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Thursday Theater Roundup

Time again for our weekly list of the finest productions playing in theaters across Western New York (and, in the summer months, Southern Ontario). Here they are:

Insidious
Greg Howze as Dawud, left, and Xavier Harris as Insidious in rehearsal for Insidious at the Road Less Traveled Theater. Photographed on Monday, July 12, 2010.  Photo by Bill Wippert

"Insidious," through July 10 in the Road Less Traveled Theatre, a repeat performance from the show's 2010 run. From the review: " 'Insidious' manages to investigate bisexuality, addiction and recovery, infidelity and self-delusion, all while sustaining a level of suspense that keeps audience members leaning forward in their seats. Though the play occasionally strikes a moralistic tone -- especially as it applies to the dangers of unsafe sex, an area where a didactic approach is understandable -- it stays largely focused on the heartbreaking plight of its protagonist." --Colin Dabkowski

At the Shaw Festival:

Inish_0495_DC1
Corrine Koslo as Constance Constantia and Thom Marriott as Hector de la Mare in "Drama at Inish: A Comedy." Photo by David Cooper.

"Drama at Inish: A Comedy," through Oct 1 in the Court House Theatre. From the review (coming tomorrow): "The production, directed by Jackie Maxwell with an innate understanding of the piece's lighthearted nature and its need for a light touch, is as appealing as the script. Maxwell coaxes phenomenal comic performances from Corrine Koslo and Thom Marriott, the self-besotted actors who take their mission with deadly seriousness. Mary Haney's performance of the put-upon innkeeper Lizzie is a brilliant, frenetic combination of Kristen Wiig and Lily Tomlin transported unawares to the Irish seaside." --Colin Dabkowski

Cat_1416_EC 
Gray Powell as Brick, Jim Mezon as Big Daddy and Corrine Koslo as Big Mama in "Cat on a Hot Tin Roof." Photo by Emily Cooper.

"Cat on a Hot Tin Roof," through Oct. 23 in the Royal George Theatre. From the review: "Jim Mezon, the actor who plays Big Daddy, imbues his character with a special mix of nasty, unbridled rage and crazed hope, the two poles between which any production of "Cat" worth its spit violently and relentlessly swing. This production, directed with a passionate sensibility and the odd flicker of restraint by Eda Holmes, allows Williams' characters to lay themselves bare without the interference of a "fresh" interpretation. The play... bastes itself in the sweat of its own melodrama until it cooks into something far greater than the sum of its ingredients." --Colin Dabkowski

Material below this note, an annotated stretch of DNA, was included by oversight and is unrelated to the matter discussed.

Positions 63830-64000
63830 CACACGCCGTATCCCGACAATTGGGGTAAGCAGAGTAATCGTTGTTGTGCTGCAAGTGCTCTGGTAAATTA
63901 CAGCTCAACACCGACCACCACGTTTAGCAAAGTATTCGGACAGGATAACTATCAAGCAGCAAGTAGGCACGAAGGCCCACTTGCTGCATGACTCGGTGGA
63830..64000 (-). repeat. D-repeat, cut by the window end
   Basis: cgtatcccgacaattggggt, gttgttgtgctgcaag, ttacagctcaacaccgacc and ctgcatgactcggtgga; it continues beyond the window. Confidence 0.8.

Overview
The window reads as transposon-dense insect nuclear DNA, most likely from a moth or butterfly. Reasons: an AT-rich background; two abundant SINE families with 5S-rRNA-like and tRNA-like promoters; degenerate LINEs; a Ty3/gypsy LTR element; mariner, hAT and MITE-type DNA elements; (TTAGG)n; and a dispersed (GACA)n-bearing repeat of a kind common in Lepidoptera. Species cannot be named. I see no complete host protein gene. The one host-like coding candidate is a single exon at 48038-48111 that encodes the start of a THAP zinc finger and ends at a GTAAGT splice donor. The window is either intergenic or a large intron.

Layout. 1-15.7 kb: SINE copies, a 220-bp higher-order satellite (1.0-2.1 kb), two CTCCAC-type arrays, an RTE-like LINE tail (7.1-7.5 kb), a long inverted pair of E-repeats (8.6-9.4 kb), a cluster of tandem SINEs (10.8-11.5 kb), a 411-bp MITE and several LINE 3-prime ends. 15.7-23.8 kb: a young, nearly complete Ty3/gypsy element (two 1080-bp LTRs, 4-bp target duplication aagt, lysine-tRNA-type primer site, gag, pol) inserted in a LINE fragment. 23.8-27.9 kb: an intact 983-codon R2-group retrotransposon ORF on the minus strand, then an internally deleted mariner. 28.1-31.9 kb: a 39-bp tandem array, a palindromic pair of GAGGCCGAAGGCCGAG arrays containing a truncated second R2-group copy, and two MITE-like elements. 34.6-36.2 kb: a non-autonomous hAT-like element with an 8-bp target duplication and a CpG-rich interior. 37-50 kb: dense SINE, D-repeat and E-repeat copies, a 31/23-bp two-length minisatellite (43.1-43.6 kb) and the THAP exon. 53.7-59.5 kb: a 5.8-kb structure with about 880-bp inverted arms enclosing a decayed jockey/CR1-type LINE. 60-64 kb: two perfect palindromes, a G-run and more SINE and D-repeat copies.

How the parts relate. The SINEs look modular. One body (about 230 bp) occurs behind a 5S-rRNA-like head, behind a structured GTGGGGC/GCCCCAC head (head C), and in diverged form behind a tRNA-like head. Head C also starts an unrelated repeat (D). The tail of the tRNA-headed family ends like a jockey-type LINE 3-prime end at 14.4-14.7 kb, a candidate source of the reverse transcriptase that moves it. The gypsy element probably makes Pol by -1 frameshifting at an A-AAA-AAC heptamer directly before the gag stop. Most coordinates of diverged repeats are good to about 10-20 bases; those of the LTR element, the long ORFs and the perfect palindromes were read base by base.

Fair_Lady_2586_DC 
Members of the Ensemble in "My Fair Lady." Photo by David Cooper.

"My Fair Lady," through Oct. 30 in the Festival Theatre. From the review: "Molly Smith, director of the Shaw Festival's new production, seems bent on jazzing all this up in ways we've never seen before. Much of it works very well. Benedict Campbell carries the role of the aloof, scholarly, self-centered Higgins with marvelous consistency, striding the stage in well-practiced patterns that still seem spontaneous, and singing with fine projection of both voice and emotions. Opposite him, Deborah Hay makes Eliza's gradual conversion to a faux aristocrat very convincing. She succeeds dramatically, visually and vocally, in both Cockney squalor and upper-crust elegance." --Herman Trotter

Heartbreak_0049_DC 
Michael Ball as Captain Shotover, Robin Evan Willis as Ellie Dunn and Patricia Hamilton as Nurse Guinness in "Heartbreak House." Photo by David Cooper.

"Heartbreak House," through Oct. 7 in the Festival Theatre. From the review: "In Christopher Newton's engrossing, impeccably staged production, the play's skeleton crew of eccentrics amble around their vaguely nautical environs for three hours and wax poetic on subjects ranging from the use of one's soul to our conflicting desires for pleasure and purpose. No need to get seasick at the prospect of sitting through the show, though. That Shaw's weighty themes remain so captivating across the evening is a testament both to the comic force of his writing and the talents of Newton's cast, who bring characters that might have been stodgy bores in lesser hands to scintillating life." --Colin Dabkowski

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